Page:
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Int J Endocrinol Metab. 2016 Jul 2;14(3):e36317. eCollection 2016 Jul.

Association Between Obstructive Sleep Apnea and Osteoporosis: A Systematic Review and Meta-Analysis.

Author information

1
Department of Internal Medicine, College of Physicians and Surgeons, Bassett Medical Center and Columbia University, New York, USA; Department of Preventive and Social Medicine, Faculty of Medicine Siriraj Hospital, Mahidol University, Bangkok, Thailand.
2
Department of Medicine, St. Elizabeth's Medical Center, Boston, Massachusetts, USA.

Abstract

CONTEXT:

Hypoxia reduces osteoblast growth resulting in bone thinning and osteoporosis. Although obstructive sleep apnea (OSA) with recurrent hypoxia might be a contributing factor for osteoporosis development, whether OSA is a risk or protective factor for osteoporosis has not been demonstrated.

OBJECTIVES:

This systematic review and meta-analysis evaluated the association between OSA and osteoporosis using published observational studies.

DATA SOURCES:

PubMed/MEDLINE and EMBASE databases.

STUDY SELECTION:

We completed a systematic review and meta-analysis of published observational studies that evaluated incidence or prevalence of osteoporosis or bone mineral density in obstructive sleep apnea compared with controls. Severity of OSA was characterized using the apnea-hypopnea index (AHI).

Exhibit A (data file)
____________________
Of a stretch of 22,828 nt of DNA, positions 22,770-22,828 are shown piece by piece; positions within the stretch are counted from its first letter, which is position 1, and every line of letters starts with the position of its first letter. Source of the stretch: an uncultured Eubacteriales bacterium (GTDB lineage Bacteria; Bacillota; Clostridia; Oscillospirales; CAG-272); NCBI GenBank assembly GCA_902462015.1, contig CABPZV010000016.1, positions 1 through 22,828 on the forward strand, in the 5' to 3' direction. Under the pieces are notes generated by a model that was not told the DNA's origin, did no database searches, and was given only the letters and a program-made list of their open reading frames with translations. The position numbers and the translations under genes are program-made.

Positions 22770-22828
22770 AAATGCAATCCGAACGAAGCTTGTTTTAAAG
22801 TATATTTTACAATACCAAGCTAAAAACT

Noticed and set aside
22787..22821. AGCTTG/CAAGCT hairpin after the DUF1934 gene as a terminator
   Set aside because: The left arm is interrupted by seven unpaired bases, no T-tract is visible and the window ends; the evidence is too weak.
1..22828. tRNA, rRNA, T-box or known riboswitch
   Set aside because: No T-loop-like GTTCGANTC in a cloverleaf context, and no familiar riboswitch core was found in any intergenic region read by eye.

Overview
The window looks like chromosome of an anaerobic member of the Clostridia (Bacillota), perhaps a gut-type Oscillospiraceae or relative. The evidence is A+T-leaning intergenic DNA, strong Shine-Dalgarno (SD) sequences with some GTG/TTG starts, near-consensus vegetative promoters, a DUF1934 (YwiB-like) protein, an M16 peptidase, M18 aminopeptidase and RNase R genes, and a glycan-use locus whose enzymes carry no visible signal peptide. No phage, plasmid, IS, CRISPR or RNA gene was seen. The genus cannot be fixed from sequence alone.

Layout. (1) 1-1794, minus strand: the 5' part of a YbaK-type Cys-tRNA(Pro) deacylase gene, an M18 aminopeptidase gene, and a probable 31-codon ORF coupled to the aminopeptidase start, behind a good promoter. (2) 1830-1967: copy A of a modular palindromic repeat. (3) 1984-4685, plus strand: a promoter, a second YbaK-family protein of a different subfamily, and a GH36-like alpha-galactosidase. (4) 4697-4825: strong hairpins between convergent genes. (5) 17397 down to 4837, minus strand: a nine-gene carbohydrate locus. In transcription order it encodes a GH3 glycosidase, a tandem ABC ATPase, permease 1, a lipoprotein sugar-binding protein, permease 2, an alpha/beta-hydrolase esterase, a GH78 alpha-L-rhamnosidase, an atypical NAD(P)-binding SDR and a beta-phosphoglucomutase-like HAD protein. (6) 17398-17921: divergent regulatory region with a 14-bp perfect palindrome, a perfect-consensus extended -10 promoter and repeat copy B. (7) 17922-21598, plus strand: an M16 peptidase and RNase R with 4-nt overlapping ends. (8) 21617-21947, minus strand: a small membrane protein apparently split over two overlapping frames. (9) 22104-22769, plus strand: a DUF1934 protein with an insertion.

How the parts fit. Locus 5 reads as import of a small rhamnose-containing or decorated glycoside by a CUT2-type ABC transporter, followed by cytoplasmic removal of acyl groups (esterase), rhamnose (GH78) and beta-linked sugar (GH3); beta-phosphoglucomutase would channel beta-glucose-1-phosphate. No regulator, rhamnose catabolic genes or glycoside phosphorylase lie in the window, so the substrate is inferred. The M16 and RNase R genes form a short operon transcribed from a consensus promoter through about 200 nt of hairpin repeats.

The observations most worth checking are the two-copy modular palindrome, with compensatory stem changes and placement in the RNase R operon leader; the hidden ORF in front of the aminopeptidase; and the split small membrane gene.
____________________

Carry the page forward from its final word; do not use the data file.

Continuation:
DATA EXTRACTION:

Primary outcomes were incidence, prevalence, or odds ratio of having osteoporosis, defined as bone mineral density T-score < -2.5 SD.

RESULTS:

Of 353 articles, 344 articles were excluded, 9 underwent full-length review and data were extracted from 7 studies consisting of 113,558 patients. Finally, 3 extracted studies were included in the meta-analysis of osteoporosis. Among cohort studies, the pooled odds ratio of osteoporosis in patients with OSA was 1.92 (95% confidence interval [CI]: 1.24 - 2.97) compared with controls. Among cross-sectional studies, odds of osteoporosis was higher in controls compared with patients with OSA (OR = 0.60, 95% CI: 0.42 - 0.87). In subgroup analysis by gender and study design, in both sexes, only cohort studies had higher odds of osteoporosis compared with controls.

CONCLUSIONS:

There was significant association between OSA and osteoporosis in studies with cohort design. Further prospective studies with large numbers of patients adjusted for the effects of age, sex, or BMI are required to comprehensively determine whether OSA is a risk factor for osteoporosis.

KEYWORDS:

Meta-Analysis; Obstructive Sleep Apnea; Osteoporosis; Risk; Systematic Review

Conflict of interest statement

Conflict of Interest:We do not have any financial or non-financial potential conflicts of interest.

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